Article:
The main step to getting any apprenticeship all boils down to the CV you apply with. So, what makes a ‘perfect’ CV?
Step 1: Get the basics right!
A good quality CV needs structure. Start with your personal information, especially your contact details. Sounds obvious I know, but you’d be surprised how many employers have found they can’t get in touch with applicants after liking what they see.
Step 2: Make it personal
Employers don’t just look for the right skills and knowledge when they’re recruiting; they look for the right person. Your personal profile plays a crucial role in getting an employer’s attention. A good profile will make them want to find out more and keep on reading. Use this short paragraph to really highlight your strengths and the type of person you are. So, if you’re a motivated self-starter, a creative forward thinker, or just work well with others, then tell them that. Every business needs its employees to work together in order to achieve success. Who you are is just as important as what you can do.
Step 3: Shout about your success
Employers recruiting an apprentice don’t expect you to have loads of work experience to draw on. But whatever you do have, draw on it as much as possible. When listing what you’ve done and your responsibilities, ask yourself “what positive impact did that have where I worked?” So, for example, instead of saying “I was responsible for handling customer enquiries” try saying, “I took responsibility for efficiently and effectively resolving customer enquiries, using a helpful and personal approach to ensure excellent customer experience.” See I what I did there?
Similarly, don’t forget about your qualifications. List them out clearly and put your highest grades first. If you took part in extra-curricular activities such as sports or clubs, add that too – it all helps to shape the picture of you that will be forming in the employer’s mind.
Step 4: Tailor, tailor, tailor
As with most things in life, one size rarely fits all. While your experience will stay the same regardless of the job you’re going for, the way you apply it should change to suit the role, the essential criteria, and the company. So, if a role specifically states experience in a certain area and you have it, make it loud and clear. Similarly, if your research into the company discovers it values innovation in its employees, and you’re great with ideas, then give them an example of when you’ve changed or improved something. Tailoring your CV makes it easier for the employer. They don’t have to assume or try to find where you have the right skills or experience – you’ve made it unmissable.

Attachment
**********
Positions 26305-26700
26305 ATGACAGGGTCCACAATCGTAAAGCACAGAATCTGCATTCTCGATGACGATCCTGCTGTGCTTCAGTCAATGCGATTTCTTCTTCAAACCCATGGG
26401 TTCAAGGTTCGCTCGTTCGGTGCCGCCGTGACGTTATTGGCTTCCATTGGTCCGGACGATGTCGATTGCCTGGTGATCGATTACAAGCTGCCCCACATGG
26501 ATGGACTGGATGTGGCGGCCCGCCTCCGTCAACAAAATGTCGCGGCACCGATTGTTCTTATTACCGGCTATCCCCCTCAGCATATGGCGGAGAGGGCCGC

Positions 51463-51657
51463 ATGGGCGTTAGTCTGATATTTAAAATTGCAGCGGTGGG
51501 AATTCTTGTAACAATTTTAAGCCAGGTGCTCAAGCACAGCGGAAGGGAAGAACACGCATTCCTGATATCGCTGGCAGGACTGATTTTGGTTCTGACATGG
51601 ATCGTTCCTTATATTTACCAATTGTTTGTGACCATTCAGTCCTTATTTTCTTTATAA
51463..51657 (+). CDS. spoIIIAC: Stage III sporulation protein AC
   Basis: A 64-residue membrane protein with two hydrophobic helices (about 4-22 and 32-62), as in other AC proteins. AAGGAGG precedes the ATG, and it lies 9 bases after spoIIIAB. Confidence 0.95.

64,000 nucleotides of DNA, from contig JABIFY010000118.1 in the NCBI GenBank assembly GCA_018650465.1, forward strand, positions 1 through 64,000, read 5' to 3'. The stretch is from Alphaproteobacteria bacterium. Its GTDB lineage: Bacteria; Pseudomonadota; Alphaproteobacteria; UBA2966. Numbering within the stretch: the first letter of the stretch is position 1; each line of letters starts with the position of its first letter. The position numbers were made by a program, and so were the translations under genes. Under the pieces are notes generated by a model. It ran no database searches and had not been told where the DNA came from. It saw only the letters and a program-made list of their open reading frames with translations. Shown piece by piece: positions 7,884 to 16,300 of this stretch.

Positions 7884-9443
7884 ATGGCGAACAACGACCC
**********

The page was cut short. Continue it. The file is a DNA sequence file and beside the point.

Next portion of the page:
Step 5: Stick to the rule of two
I’ll let you into a little secret. No employer relishes reading CVs – especially if there’s a big pile of them! Your CV may only be given 5 seconds to convince the reader to put you on the interview pile so the way you present it is essential. It needs to be clear, concise, and easy to read. Stick to no more than 2 sides of A4 and make the first half of your first page your ‘CV hotspot.’ This is the place the reader’s eye naturally falls to when they first look at it. And it’s here you need to put the most relevant information to the employer – your key skills, achievements and personal qualities that say why you’re suited to the role. Leave things like your educational history and hobbies and interests for later on. If your hotspot does a good job, the employer will happily go looking for rest!
I hope these hints and tips help you to create that perfect CV, and ultimately land you that perfect apprenticeship!